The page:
Paul McCully was having a relatively normal Tuesday in Myrtleford, Australia. Then he looked up.
"It looked like inverted waves moving quickly across the sky," wrote McCully, who was driving at the time. He pulled over to snap a remarkable photo. "It was a stunning sight."
The wavelike ripples resembled choppy seas, as though the ocean had been stirred up by a ferocious storm. But these waves weren't in a body of water - they were floating above.
McCully captured the elusive undulatus asperatus cloud. It's as rare to spot as it is tough to pronounce. Undulatus asperatus wasn't even classified as a cloud formation until 2017.
That came eight years after Gavin Pretor-Pinney, founder of the Cloud Appreciation Society, began a campaign to recognize it, marking the first time in three decades the World Meteorological Organization had updated its cloud classification atlas.
WOW!! Wicked shot by VSC's own Paul McCully of Undulatus Asperatus clouds at Myrtleford yesterday! @StormHour @EarthandClouds @JaneBunn @MikeLarkan @spann @theage_photo @abcmelbourne #undulatusasperatus #landscapephotography #clouds pic.twitter.com/3I1cLk7sB2— Vic Storm Chasers (@VicStormChasers) June 13, 2019
Since their induction in 2017, undulatus asperatus - now simplified to "asperitas" - have been noticed worldwide. They are thought to exist in regimes of convective activity, meaning they occur near or in the wake of thunderstorms.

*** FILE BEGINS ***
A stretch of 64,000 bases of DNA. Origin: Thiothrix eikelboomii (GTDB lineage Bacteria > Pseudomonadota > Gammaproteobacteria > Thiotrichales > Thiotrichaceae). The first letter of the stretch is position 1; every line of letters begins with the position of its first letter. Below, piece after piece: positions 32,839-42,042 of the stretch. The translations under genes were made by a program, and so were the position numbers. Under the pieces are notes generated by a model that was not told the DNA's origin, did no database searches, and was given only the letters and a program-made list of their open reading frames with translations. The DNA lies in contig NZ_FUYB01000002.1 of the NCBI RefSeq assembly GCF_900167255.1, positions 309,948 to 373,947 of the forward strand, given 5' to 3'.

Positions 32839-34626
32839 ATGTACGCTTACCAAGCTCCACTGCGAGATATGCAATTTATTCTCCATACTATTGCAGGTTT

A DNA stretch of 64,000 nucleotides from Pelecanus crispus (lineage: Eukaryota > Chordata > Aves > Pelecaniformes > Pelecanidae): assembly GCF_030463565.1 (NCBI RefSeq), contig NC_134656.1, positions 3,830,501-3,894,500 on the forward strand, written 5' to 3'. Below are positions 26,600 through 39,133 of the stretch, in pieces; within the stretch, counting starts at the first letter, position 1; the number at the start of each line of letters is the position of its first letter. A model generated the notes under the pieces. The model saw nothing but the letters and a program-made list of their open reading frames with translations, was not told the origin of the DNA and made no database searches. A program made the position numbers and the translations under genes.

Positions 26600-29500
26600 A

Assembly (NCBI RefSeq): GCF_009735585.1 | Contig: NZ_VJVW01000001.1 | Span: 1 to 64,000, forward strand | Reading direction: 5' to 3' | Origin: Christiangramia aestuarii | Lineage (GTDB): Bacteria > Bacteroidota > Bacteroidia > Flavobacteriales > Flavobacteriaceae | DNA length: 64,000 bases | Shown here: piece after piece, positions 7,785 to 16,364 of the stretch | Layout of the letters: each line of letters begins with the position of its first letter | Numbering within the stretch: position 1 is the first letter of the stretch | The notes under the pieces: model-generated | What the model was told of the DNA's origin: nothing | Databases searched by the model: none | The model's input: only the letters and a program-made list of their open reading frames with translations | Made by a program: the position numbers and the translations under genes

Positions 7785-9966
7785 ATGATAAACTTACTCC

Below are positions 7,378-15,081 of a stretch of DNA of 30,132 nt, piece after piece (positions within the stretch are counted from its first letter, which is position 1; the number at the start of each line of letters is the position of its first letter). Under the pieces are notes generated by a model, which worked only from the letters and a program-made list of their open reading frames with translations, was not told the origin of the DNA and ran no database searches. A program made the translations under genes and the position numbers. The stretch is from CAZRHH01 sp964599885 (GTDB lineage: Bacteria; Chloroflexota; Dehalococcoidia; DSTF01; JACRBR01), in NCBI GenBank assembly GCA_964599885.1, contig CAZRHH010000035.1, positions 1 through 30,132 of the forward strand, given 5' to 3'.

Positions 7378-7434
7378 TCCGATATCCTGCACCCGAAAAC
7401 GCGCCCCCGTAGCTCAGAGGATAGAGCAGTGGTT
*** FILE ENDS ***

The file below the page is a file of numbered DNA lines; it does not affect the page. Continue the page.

Two main theories exist on what leads to the formation. They may be a distant cousin of nature's most comical cloud formation, the mammatus cloud.
Some think these pouch-like mammatus clouds, which often occur on the underside of intense thunderstorm anvils, descend to a height where turbulent winds sculpt them into crisp, elegant waves.
But that's just one possibility. The other, more likely cause, is from gravity waves.
Because we can't see air, we often forget that the atmosphere is a fluid, but it is. And that means all the properties that govern fluids apply. It's possible to have waves and eddies form in air. Most of the time, they're invisible, unless they pass through a layer of cloud.
When this occurs, the cloud layer can be bent and contorted, along with the pressure surface it's "stuck" to. It would be like filling a fish aquarium with water and then jostling it.
The waves that form on its surface are akin to gravity waves in the atmosphere. These atmospheric gravity waves frequently occur near strong thunderstorms, when powerful updrafts or downdrafts sent out a ripple-like motion.
But asperitas clouds are much more chaotic, because of interference. When multiple waves from different sources and moving in different directions pass through the same area, their motions combine in an array of choppy displacements.
It would be similar to having four people hold different edges of a blanket while whipping it up and down. The pattern will be a chaotic combination of the different "input" waves coming from different sources.
McCully was blown away by what he witnessed. And although it was half a world away from the United States, keep your head up - the next display might hover over your backyard.
2019 © The Washington Post
This article was originally published by The Washington Post.